As memorials go, it was one of the most unusual ever staged, let alone in Halifax.
While revellers queued to get into the town’s nightclubs, more than 1,000 people piled into the Victoria Theatre for their own night to remember.
And so it was that at 11.40pm on Saturday, the curtain went up on Halifax Amateur Operatic Society’s musical production of Titanic the Musical.
It coincided precisely with the moment 100 years ago when the largest floating man-made object in the world struck an iceberg, securing its place in history.
The society dedicated its show to the memory of those who perished that night and asked the audience to think how they might have reacted in such tragic circumstances.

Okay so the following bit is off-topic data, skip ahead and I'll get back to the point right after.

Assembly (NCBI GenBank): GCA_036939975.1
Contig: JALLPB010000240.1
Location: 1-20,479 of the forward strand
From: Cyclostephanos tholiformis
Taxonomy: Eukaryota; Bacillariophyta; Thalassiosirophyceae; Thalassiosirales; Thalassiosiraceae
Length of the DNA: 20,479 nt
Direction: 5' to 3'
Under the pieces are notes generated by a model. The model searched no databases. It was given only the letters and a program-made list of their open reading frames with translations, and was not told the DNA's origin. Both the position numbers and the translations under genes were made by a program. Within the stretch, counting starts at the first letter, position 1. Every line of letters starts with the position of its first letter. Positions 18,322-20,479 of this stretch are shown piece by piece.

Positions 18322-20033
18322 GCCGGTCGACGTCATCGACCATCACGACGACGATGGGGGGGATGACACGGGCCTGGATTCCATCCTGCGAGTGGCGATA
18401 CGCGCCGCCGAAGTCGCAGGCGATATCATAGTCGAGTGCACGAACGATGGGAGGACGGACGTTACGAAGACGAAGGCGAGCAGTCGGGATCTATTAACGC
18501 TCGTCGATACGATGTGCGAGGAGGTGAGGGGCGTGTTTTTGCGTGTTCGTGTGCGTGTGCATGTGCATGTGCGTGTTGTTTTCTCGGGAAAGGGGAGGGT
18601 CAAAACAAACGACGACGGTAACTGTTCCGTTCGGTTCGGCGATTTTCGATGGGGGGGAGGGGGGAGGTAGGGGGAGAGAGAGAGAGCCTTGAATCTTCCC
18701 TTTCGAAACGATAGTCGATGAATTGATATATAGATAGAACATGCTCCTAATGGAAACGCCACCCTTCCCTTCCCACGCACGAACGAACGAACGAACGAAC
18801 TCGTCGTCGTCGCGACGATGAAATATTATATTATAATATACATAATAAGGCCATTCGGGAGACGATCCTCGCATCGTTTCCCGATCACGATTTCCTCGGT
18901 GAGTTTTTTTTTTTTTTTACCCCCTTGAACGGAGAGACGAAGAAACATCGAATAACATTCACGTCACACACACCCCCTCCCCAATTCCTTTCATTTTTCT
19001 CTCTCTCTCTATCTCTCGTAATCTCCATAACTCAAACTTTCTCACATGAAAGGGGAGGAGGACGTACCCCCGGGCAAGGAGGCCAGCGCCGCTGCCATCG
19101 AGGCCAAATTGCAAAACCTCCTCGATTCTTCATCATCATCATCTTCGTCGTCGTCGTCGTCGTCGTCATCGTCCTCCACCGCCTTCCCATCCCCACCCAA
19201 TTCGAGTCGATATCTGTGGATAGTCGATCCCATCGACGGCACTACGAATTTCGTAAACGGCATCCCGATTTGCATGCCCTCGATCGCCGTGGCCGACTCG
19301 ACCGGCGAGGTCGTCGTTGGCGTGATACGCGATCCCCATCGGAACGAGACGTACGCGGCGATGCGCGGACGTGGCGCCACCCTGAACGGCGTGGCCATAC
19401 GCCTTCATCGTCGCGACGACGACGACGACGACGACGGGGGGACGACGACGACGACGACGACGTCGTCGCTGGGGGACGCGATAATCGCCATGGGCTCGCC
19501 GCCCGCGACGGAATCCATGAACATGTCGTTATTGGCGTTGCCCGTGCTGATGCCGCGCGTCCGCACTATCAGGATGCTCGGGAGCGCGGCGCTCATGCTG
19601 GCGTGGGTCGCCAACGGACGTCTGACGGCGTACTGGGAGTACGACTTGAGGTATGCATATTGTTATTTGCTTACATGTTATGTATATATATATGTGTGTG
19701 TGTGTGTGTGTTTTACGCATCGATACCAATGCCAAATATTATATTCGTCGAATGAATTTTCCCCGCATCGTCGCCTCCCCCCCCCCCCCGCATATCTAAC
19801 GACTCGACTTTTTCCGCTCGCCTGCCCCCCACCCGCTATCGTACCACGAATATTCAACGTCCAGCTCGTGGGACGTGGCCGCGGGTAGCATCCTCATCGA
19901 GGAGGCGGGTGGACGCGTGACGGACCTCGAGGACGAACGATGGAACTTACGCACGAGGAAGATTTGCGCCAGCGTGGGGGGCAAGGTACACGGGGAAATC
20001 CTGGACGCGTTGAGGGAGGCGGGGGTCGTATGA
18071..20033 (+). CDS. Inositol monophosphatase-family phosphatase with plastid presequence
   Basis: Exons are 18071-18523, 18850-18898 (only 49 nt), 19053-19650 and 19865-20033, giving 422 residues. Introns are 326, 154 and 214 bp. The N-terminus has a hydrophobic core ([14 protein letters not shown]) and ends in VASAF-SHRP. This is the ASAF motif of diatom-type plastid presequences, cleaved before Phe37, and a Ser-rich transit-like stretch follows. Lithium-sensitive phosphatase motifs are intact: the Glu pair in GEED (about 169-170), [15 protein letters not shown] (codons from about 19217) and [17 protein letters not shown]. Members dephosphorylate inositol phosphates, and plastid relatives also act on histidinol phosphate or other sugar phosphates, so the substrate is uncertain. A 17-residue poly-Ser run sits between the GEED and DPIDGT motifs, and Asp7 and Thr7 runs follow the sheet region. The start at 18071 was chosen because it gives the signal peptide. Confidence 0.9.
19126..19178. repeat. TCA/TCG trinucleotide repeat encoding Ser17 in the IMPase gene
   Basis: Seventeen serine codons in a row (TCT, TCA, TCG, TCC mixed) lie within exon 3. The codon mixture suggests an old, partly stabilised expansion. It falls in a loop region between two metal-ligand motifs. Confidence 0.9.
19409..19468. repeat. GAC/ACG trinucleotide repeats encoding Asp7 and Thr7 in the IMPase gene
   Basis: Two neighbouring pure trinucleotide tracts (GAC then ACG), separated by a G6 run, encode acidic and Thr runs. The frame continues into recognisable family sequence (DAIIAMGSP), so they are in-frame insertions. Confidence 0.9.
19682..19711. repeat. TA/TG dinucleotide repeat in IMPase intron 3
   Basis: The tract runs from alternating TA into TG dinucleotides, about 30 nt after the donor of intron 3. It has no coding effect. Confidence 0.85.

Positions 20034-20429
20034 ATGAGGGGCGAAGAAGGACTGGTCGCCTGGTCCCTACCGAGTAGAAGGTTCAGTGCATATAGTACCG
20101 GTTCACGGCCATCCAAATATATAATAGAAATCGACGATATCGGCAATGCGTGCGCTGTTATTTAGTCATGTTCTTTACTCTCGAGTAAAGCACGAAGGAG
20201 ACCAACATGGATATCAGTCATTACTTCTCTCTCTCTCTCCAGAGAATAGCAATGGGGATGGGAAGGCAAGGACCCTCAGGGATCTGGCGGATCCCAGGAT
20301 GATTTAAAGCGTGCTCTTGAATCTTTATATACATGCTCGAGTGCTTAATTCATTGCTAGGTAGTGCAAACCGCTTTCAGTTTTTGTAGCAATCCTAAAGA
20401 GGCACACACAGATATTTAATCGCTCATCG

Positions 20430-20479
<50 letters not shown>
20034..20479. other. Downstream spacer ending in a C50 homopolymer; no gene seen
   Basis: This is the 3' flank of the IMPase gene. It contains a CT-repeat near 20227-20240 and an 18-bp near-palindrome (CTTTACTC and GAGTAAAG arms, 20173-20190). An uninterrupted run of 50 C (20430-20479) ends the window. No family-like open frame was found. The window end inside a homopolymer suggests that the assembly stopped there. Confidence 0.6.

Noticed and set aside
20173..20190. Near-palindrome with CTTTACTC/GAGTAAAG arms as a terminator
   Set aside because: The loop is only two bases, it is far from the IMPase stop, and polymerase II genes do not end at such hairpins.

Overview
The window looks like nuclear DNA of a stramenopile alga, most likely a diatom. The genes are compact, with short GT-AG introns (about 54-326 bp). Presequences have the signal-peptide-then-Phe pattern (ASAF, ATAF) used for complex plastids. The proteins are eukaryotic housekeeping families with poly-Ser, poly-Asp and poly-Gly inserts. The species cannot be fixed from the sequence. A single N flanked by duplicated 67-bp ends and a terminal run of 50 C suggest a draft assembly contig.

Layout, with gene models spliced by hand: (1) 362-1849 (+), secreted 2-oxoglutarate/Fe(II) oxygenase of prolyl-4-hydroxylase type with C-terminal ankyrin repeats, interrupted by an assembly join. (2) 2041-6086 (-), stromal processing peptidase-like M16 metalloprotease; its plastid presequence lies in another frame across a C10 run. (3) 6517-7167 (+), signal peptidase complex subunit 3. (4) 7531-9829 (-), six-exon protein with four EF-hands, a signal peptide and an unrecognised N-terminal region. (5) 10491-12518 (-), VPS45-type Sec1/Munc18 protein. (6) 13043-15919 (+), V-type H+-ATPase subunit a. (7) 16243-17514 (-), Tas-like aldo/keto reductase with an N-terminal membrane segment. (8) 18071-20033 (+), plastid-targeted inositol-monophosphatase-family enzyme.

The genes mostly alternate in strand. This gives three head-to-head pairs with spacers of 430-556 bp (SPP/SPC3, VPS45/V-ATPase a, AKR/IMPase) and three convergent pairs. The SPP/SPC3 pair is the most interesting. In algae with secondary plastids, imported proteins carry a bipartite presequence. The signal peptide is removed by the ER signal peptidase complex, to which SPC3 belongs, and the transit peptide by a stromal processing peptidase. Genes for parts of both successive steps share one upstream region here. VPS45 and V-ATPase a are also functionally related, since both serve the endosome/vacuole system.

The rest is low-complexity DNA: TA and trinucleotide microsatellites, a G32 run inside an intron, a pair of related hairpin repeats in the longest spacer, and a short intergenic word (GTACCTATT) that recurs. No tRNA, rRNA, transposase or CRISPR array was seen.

From the moment musical director Graham Robbins lifted his baton until the curtain fell, the atmosphere in the packed house was electric.
It was the sixth performance of the week and it was as smooth and exhilarating as it was sad and poignant. The cast of more than 100, an accomplished orchestra and a ship that actually broke in two, painted a highly realistic picture of events before, during and after that fateful voyage.
There was rapturous applause throughout and a standing ovation when the curtain came down at 2.20am, the moment that ship disappeared beneath the waves, claiming the live of 1,500 mainly working- class souls.
There was a collection for the RNLI and operatic society chairman Geoff Cowgill said the show had made a respectable profit.
As the audience flooded out of the theatre, partygoers still trailing between the pubs and clubs were suddenly overwhelmed by a huge wave of more sober nightowls, satisfied in the knowledge they had helped to create a little bit of history, the likes of which will never be repeated.